As I begin the descent an internal monologue kicks up, a perhaps predictable “DEATH road… be careful!” on repeat. But soon another voice takes over, going something like “YEAAAAAAH! I’m riding the DEATH road! WOOOOOOOOH!” My enthusiasm though is soon subdued as I begin wobbling wildly in the aftermath of a collision between my front tyre and a fist sized chunk of rock. I pull swiftly over to the right as a fleet of Konas and their hooting jockeys rampage past, each sensibly screaming “Coming left!” as they go. As a one day aspiring father I start to wish that I too had suspension. Throughout these upper reaches water patters onto the rocky road surface from high above, only the truly courageous, skillful or imbecilic veer to avoid getting wet; I am none of the above and receive a sopping for my cowardice. After each hairy switchback another huge curl of terror-inducing trail reveals itself along with one very clear impression – roads do not belong here.

The soundtrack of the Yungas doesn’t seem to fit with the chilling vista, a timid and quirky blend of squawks, buzzes and clicks attest to the richness of life that lurks in the nearby greenery. Underneath and barely discernible there’s another layer of sound – the trickle and gush of hidden jungle streams. At times it’s tempting to wonder at the scenery, to glance behind, to search for the source of that strange jungle sound, and then the inner voice shouts ‘DEATH ROAD!’ and I reign in my curiosity and refocus my attention on my juddering bicycle and the ever present peril to my left. Today, I remind myself, I’m careful. Every so often someone is going to do their best impression of ET going home and I have promised my mum I will not be the next abyss-bound silhouette.



At one of the viewing points en route I skid to a halt and begin chatting to a gaggle of hyperventilating but for now stationary bikers and as I discover, The Death Road draws all sorts. ‘My son challenged me to give it a go!’ a pudgy middle aged man confides with a nervous grin, now bathed in perspiration and perhaps questioning the wisdom of accepting a dare from a sixteen year old. Roughly twenty five thousand riders enjoy the buzz and bragging rights every year, from masters of downhill to slack fast food junkies and from multinational gangs of backpackers to honeymooning couples, competing for glory. The tour groups issue their riders with elbow pads and helmets, as we clamber back onto bikes I can’t help but consider what the protective kit and their human contents would look like after a hundred metre free fall and a jungle canopy crash-landing, but to avoid an embarrassing panic attack, I try hard not to. Behind a van trails our group of riders so that the guides can assist in case of accident, or get a front seat view if one of their clients flies a short cut to the finishing altitude.

Towards the lower reaches I relax a little more and gravity spins my wheels ever faster. The temperature rises, clouds evaporate, multi-hued butterflies dance beneath my handlebars and fetching purple flowers and banana plantations fill my peripheral vision. Then all of a sudden I’m coasting through a village and towards a rumbling river, above birds of prey glide languorously in low loops and Bolivia welcomes me back from the edge of reason with beaming children and ogling women festooned in bowler hats and traditional pollera skirts of shocking pink. I spot the father of the teenager, his face now as iridescent as the skirts but also alight with jubilation. I exhale my relief knowing that I too have made it, although I’m concerned for my brake pads, they are now at death’s door. The bikers swiftly pile into town and just as rapidly into bars where they high five and down celebratory beers. Others pull wheelies but most don’t feel the need to show off any more than donning their “I survived…” t-shirts. A quick body count by a guide confirms that, this time, everyone gets one.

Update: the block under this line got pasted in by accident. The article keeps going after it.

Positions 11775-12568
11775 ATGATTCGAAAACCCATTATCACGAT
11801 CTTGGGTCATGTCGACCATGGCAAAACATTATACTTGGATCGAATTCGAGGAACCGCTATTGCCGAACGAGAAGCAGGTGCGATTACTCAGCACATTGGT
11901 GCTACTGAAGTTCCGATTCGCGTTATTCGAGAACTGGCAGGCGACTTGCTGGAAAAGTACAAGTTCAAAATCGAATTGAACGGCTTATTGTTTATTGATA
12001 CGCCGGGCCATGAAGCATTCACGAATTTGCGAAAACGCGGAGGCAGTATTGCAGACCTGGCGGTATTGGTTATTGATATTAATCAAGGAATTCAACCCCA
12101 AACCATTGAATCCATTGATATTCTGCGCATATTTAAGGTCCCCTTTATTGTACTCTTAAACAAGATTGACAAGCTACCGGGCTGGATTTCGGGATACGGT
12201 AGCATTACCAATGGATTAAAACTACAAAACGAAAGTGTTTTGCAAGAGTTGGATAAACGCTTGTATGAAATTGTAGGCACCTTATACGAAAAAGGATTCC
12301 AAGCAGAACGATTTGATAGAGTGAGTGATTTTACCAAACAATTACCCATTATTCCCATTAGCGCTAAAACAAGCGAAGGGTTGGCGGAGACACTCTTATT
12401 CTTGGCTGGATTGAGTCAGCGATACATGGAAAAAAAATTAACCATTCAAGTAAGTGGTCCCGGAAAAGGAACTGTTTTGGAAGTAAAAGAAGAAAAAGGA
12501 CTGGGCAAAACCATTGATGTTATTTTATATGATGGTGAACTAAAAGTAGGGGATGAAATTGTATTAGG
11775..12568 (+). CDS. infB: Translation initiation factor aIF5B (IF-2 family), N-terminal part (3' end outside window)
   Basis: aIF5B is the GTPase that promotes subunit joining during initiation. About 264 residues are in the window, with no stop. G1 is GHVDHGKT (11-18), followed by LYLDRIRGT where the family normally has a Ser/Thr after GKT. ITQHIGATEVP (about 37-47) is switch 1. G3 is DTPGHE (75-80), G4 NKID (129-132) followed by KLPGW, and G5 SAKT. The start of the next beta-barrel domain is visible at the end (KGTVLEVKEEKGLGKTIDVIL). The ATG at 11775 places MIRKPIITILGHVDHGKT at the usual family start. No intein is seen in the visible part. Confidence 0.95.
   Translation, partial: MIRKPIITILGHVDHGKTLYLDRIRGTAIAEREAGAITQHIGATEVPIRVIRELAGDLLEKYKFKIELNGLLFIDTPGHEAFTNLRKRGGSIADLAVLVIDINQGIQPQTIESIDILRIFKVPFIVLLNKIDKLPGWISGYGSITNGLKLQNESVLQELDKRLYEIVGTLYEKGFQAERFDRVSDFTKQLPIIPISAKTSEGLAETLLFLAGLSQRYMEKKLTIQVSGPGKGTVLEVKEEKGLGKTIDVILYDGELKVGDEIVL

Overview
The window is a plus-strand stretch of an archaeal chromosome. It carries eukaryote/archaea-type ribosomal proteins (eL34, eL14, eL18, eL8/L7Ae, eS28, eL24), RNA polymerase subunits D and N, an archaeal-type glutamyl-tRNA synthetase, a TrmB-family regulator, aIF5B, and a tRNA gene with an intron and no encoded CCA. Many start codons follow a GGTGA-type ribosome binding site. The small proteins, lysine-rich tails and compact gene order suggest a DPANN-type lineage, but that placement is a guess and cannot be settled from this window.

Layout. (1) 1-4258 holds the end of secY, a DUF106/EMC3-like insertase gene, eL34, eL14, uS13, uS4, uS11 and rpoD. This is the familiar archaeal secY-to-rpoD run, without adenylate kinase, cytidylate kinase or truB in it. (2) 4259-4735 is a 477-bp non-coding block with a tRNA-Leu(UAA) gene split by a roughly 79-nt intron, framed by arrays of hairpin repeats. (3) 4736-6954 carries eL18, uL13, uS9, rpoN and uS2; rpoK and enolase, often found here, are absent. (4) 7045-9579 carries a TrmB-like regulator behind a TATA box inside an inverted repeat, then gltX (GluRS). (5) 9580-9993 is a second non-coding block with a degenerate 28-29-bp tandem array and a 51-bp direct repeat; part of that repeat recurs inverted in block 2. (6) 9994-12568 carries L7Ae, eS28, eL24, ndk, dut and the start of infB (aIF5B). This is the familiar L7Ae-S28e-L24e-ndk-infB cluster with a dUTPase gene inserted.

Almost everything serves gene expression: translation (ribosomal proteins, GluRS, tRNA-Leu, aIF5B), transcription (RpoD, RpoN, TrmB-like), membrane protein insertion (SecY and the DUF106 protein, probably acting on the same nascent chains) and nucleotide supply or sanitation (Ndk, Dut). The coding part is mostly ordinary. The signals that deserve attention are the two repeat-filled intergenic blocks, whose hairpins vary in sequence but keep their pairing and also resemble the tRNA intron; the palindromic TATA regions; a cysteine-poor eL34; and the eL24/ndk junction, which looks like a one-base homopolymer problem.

There’s a subset of cyclists who enjoy climbs, I’m one of them, and from the off my inner masochist wasn’t entirely happy with the prospect of spinning downhill for hours. Where’s the payback? I needed to know. Where the pain to go with the gain? Fortunately for the guilty, the Death Road has another currency – you pay for the freewheeling with fear and there’s now no doubt in my mind – it’s more than a fair price.

But of course for the vast majority the Death Road will fail to fulfill its eponymous promise, in fact for me the opposite was true and I finished the ride not just giddy with relief, but fiercely alive. They could change the title, somehow though, I don’t think it would have quite the same draw.




An island of sun and a lake in the sky 
Visiting Sun Island in Lake Titicaca


After escaping the action of La Paz I headed west to the shores of Lake Titicaca, the largest lake in South America and the highest lake of it’s size in the world at a lofty 3812 metres above sea level. The road around the lake holds me tight to it’s shore, often just a few faded green fields melting into the lake water lie between us. Further out, amongst the passive blue ripples, rise the giant mounds of islands that from a distance resemble the humps of huge sea monsters frozen in time. Beyond the islands, and the invisible opposing shore, hover snowy mountain tops, their bases lost in a grey-blue blur which hangs mysteriously over the lake.

Copacabana is another popular stop on the Gringo Trail, a ‘path’ that I swore to abandon once I had made it as far as Cusco in Peru. A wave of drug dealers, gangs of Israelis revelling in their post army exodus, overly assertive restaurant touts and chocolate selling hippies surge through the cobbled streets. I sniff out the cheapest hostel in town and set about trying to repair my only boots which have a jagged gash which now reveals half the sole. South Americans have much smaller feet and finding replacements my size has been impossible. Tomorrow I want to escape the masses and trek across Sun Island.